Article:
As made known during the outbreak of COVID-19, most infectious agents, apart from the ones being transmitted from animals, are usually being transmitted from a host through bodily fluids/wastes such as saliva, mucus, urine, sweats, semen, blood and stools. Whether bacterial, viral or fungal, most of these agents use these bodily materials to travel from one host to the other, within households, communities, and even an entire nation. Of course, they make use of the special ‘dispersing’ mechanisms such as sneezing, coughing, urination, sex, open wounds, sweating and other means of sharing these agents.

While these agents can somehow be controlled within a community by keeping social distance and/or maintaining hygienic practices, researches have shown that most hospitals cannot keep these transmissions within their premises at bay. Of course, given the ways hospitals are, especially the ones in developing nations which are treated like deports for sick people, we would understand why and how infections would spread faster there.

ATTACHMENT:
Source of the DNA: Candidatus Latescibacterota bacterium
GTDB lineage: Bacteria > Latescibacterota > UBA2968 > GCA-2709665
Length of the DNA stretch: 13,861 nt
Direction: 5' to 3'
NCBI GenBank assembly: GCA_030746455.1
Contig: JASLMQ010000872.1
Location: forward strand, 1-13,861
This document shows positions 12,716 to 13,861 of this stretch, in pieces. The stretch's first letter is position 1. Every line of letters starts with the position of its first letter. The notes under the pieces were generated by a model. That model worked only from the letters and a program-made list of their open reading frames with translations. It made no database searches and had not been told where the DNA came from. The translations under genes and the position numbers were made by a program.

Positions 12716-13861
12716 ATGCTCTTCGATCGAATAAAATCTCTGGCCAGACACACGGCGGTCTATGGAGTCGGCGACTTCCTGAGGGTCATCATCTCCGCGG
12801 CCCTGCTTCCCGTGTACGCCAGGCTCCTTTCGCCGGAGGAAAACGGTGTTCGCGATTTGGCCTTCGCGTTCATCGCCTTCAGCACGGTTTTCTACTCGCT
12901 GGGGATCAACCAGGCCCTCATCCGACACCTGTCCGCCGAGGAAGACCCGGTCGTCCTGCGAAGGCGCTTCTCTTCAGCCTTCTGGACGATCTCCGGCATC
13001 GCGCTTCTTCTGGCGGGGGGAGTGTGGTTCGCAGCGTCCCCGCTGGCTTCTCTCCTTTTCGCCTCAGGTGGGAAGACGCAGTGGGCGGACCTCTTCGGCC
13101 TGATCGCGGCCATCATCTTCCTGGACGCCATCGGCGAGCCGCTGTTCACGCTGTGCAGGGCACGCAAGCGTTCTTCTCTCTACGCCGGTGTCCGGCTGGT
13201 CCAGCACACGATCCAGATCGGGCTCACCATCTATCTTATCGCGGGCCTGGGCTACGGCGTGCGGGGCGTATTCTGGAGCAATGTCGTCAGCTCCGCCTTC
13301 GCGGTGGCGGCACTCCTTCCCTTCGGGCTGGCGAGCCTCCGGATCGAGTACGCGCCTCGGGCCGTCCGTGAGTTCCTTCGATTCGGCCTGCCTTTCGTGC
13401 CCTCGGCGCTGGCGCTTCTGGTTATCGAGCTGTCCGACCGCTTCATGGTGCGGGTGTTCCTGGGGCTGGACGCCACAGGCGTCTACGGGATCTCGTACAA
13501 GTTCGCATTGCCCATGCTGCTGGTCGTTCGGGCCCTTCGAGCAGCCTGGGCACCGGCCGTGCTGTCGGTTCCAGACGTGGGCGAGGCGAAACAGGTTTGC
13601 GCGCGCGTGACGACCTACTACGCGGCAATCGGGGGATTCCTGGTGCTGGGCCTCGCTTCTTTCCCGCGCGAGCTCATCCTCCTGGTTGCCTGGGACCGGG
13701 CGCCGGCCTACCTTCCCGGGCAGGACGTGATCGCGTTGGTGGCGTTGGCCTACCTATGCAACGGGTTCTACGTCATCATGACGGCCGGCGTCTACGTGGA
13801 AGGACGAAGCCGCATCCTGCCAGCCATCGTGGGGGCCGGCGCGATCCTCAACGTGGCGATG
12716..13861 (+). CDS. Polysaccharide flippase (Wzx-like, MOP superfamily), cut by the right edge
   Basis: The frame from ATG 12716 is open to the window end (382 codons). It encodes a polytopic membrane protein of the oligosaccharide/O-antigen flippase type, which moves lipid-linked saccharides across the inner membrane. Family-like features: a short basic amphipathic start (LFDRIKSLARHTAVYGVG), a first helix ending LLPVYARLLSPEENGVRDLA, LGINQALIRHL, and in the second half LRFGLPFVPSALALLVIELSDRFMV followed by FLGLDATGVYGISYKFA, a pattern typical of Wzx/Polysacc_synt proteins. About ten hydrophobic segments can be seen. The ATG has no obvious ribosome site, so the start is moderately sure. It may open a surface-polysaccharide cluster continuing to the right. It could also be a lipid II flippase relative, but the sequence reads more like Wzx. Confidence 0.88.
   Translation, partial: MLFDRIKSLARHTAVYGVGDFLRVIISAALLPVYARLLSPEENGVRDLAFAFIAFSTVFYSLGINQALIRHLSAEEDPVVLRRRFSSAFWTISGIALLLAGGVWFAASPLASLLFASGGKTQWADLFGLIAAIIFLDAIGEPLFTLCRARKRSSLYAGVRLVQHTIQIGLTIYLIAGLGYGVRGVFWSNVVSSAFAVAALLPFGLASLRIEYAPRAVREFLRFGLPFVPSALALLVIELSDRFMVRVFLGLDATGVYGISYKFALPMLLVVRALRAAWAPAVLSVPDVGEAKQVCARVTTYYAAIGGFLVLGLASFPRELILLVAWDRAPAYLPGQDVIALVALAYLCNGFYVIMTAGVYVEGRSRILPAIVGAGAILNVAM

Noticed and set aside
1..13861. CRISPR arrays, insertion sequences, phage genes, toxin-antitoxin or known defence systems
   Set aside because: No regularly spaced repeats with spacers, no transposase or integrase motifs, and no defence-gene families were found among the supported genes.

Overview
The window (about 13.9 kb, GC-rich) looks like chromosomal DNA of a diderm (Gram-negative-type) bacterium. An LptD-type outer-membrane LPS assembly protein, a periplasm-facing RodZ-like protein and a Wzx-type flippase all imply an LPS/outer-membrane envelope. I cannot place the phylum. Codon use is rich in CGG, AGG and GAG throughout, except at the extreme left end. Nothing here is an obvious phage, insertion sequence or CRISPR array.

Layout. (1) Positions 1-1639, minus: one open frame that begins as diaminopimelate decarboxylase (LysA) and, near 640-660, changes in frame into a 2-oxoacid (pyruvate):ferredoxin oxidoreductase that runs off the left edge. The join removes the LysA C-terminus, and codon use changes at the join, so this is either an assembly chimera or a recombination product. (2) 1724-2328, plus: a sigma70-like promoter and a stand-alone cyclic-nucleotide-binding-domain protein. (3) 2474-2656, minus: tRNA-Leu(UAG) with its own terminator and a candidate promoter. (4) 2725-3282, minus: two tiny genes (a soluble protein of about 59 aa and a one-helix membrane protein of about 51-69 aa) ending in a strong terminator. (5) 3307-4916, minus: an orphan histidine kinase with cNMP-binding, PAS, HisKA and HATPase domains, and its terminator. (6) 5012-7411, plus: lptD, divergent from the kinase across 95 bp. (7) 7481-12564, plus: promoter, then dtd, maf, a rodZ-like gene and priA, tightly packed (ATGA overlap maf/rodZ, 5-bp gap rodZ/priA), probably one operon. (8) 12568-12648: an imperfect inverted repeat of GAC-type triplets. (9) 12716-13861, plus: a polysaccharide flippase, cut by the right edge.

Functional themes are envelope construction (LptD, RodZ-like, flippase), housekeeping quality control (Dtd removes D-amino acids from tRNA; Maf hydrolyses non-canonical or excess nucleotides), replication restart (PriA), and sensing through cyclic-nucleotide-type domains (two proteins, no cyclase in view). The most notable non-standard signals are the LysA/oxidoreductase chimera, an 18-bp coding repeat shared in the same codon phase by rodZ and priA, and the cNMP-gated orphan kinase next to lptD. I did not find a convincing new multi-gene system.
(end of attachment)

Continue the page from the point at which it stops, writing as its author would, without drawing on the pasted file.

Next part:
The issue with nosocomial infections is that, not only patients are at risk; visitors, caregivers and medical personnel are all susceptible to these infections. In fact, the combined percentages of the latter groups that have contracted nosocomial infections are more than the patients. The only reasons why patients are usually the ones bearing the brunt of these transmissions are because their immunity has already been compromised by the diseases that brought them to the hospital in the first place. In recent years, hospital-acquired infections have become more or less notorious, responsible for some mortality within hospitals. Although undocumented in most hospitals due to lack of concern about them, researches have shown that the sheer number of disease-causing microorganisms present around the hospitals are much more than envisaged.